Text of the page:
A Sermon preached by retired priest, Rev Peter Coley on Sunday 3 June 2018, Trinity 1

Readings 2 Corinthians 4.5–12, Mark 2.23 – 3.6

Intro.  Demise of church in the western world

  1. Power of God
  2. Pressures of experience
  3. Picture of resurrection

Conclusion costly service is life giving the way of serious Christian work

Introduction

One of the biggest contrasts in the world Church today is its demise in the western world,  and its growth in the rest of the world. Today the church in China, in many parts of Africa, in even places like Iran are experiencing amazing growth as people find the light of Christ and share that light with others. I think this lack of growth in the West  is very much tied up with what it means to be a true disciple of Jesus Christ. It is a problem for us here at St Mary’s and probably in most churches today.  A common cry amongst church leaders at the moment is ‘how do we make disciples who will be able to disciple others?’

Jesus calls us all the time ‘Come live in God’s world and know his life in you, come and be recreated in his image and delight in his world.’ Carry on the process of discipleship in others and build my kingdom.

We see how vital true discipleship is when we reflect on the last words of Jesus to his church ‘to go into all the world and make disciples, teaching them all that I have taught you, baptising them in the name of the Father Son and Holy Spirit.’

You and I are his church, members of his body here on earth- charged with this great commission. But this great commission is more like the great omission, and so we decline in numbers, in our commitment, in our power to change the world and in our zeal for God.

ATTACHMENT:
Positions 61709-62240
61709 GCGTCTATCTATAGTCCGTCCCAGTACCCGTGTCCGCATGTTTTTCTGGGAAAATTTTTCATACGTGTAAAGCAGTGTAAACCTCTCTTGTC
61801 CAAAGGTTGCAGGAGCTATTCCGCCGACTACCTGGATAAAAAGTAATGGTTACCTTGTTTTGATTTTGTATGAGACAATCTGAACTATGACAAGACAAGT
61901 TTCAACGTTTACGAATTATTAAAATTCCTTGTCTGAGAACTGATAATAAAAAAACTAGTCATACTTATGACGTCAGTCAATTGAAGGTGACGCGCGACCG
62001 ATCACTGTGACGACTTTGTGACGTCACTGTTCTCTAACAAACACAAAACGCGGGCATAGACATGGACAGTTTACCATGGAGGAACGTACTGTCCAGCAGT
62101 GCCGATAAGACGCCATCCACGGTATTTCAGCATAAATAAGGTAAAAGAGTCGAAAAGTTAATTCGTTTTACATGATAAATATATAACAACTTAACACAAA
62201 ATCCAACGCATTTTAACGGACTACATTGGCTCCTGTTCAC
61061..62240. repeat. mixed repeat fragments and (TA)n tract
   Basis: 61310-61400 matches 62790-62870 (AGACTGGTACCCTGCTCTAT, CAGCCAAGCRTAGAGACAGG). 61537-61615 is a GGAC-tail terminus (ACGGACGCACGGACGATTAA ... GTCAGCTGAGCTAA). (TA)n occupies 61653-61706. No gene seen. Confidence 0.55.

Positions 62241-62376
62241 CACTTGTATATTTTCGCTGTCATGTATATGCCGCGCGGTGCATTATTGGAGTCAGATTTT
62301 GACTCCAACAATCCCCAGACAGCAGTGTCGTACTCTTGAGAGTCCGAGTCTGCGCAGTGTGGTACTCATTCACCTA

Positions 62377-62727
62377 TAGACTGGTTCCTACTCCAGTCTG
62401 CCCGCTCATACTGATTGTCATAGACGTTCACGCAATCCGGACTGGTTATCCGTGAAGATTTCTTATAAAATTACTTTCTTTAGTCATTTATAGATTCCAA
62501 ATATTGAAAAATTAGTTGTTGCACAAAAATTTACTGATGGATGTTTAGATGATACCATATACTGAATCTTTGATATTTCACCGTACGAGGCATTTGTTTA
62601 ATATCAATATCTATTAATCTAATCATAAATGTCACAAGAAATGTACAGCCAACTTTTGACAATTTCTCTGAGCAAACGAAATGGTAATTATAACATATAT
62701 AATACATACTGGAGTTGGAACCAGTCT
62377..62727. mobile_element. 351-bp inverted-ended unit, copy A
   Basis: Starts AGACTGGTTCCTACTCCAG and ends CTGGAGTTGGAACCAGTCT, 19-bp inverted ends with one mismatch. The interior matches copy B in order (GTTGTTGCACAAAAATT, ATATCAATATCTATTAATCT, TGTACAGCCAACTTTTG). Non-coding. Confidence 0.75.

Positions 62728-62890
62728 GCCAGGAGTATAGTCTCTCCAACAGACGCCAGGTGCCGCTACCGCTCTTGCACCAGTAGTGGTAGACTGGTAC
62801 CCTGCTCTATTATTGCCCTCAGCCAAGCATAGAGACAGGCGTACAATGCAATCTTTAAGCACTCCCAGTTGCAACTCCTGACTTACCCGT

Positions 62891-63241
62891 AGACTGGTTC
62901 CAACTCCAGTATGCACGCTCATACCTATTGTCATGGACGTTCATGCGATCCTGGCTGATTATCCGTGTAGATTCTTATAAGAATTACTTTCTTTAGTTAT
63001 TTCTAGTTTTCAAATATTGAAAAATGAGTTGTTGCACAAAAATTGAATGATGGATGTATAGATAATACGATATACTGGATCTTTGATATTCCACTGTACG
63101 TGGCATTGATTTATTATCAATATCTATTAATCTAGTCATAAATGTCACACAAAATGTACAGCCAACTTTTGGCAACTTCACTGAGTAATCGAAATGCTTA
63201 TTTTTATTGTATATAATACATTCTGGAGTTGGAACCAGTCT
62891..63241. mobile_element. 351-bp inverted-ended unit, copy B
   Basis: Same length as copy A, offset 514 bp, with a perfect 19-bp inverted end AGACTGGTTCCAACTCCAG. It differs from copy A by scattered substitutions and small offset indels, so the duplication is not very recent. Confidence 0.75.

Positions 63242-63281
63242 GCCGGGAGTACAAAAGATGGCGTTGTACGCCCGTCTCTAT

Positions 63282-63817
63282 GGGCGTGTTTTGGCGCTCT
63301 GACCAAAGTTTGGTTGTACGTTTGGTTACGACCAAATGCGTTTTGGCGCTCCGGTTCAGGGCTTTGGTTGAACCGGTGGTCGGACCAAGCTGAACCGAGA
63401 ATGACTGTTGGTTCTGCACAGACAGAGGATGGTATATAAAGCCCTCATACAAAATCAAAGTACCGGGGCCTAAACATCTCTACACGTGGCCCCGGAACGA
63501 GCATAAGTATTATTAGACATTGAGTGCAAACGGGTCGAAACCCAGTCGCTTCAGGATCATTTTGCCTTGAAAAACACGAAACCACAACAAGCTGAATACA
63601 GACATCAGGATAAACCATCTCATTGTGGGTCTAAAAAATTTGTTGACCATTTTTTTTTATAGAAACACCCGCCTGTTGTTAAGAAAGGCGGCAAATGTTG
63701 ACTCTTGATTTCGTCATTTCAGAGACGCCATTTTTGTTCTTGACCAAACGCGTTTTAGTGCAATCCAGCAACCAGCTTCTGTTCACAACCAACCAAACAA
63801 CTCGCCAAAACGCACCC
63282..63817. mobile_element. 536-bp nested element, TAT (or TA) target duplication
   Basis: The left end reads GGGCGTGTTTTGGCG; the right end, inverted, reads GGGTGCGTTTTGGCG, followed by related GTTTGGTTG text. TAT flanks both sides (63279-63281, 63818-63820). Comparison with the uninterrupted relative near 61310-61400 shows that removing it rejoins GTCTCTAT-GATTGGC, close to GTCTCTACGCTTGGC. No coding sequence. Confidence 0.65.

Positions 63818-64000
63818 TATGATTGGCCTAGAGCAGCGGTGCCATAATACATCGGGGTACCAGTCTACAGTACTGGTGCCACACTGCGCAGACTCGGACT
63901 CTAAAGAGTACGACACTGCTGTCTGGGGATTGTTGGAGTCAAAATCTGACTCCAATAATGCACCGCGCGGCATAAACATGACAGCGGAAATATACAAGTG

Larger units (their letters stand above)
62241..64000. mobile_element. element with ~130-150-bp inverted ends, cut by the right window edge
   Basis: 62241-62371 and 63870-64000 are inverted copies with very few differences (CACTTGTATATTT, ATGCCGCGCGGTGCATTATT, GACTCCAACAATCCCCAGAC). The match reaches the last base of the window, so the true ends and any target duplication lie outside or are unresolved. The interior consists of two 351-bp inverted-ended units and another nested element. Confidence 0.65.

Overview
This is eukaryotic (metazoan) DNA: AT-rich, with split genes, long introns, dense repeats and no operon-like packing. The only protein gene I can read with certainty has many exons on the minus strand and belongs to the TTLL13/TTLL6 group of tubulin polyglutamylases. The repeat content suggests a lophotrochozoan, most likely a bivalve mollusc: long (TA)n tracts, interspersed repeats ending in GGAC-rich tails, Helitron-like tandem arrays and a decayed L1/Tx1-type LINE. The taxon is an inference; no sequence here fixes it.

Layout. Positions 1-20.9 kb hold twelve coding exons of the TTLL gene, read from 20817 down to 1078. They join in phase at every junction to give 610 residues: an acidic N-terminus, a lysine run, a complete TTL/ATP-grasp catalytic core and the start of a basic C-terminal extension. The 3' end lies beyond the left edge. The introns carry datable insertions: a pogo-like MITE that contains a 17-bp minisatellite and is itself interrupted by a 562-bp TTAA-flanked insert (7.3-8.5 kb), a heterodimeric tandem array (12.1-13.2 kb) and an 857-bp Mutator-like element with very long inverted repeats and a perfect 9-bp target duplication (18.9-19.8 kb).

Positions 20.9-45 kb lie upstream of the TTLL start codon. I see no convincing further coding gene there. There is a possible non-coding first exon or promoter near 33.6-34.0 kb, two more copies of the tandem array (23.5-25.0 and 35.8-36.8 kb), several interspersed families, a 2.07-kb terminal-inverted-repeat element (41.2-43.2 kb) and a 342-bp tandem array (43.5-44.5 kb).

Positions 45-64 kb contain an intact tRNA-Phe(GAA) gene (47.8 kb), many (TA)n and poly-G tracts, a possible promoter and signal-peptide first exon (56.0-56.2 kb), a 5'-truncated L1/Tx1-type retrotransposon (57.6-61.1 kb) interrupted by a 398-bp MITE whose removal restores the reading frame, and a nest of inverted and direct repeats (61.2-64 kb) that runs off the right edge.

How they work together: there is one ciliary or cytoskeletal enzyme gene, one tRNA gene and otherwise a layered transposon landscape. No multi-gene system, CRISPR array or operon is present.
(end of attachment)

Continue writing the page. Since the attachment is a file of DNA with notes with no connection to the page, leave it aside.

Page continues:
This morning I want us to look at the life of St Paul, one of the great kingdom builders, one of the true disciples to answer Jesus call to go and make disciples, and honestly review before God our own discipleship and what God might be calling us to change in our lives.  For to follow Jesus is all about change, as we are made into the image of the one we follow.   In true Anglican tradition three P’s to observe in the life of St Paul:

The Presence of God, the Power of God, and the  Pressures in his experience of God,

  1. The Presence  of God in Paul’s life

Paul’s whole experience of the living God begins with an encounter on the road to Damascus. That blinding light was the means by which the presence of God would enter him as he is later prayed for by Ananias and receives the Holy Spirit.

Perhaps from that experience he can now say in verse 6 ‘For God who said ‘let light shine out of darkness,’ made his light shine in our hearts to give us the light of the knowledge of the glory of God in the face of Christ’.

Surely, this is the starting point for every disciple of Jesus, to encounter the living God and to know his holy presence in our lives. You may not have had a Damascus Road experience, but somehow God’s hand has been upon you, drawing you to follow his Son into the light. I can remember such a point in my own life when I could sense God calling me to follow him to put my life in his hands and I knew for the first time God’s Spirit at work in me. It was like windows of understanding were opening up and God became real, and I had an urgent desire to know him more, to be discipled and walk in the light! The fact that you are here this morning shows a desire to know God more, to have more light, to be filled by the Spirit of God, to draw the curtains and open up the windows of your heart and let the light of God shine in every day of your life!

  1. The power of God

Last week Annie and I had a pottery lesson.  We had a marvellous morning on the wheel throwing several pots and much to our amazement could do it!  At least to our own satisfaction – for a first time- can’t wait to get them glazed!

Clay vessels were as common as dirt in Paul’s day, just about as ordinary as anything could be. So he says yes that’s just like us servants of God, us disciples we’re absolutely nothing special in fact so unspecial that God can use us!  For it is in our ordinariness that the power of God is demonstrated.

Verse 7 But we have this treasure (the light of Christ) in jars of clay to show that this all surpassing power is from God and not from us.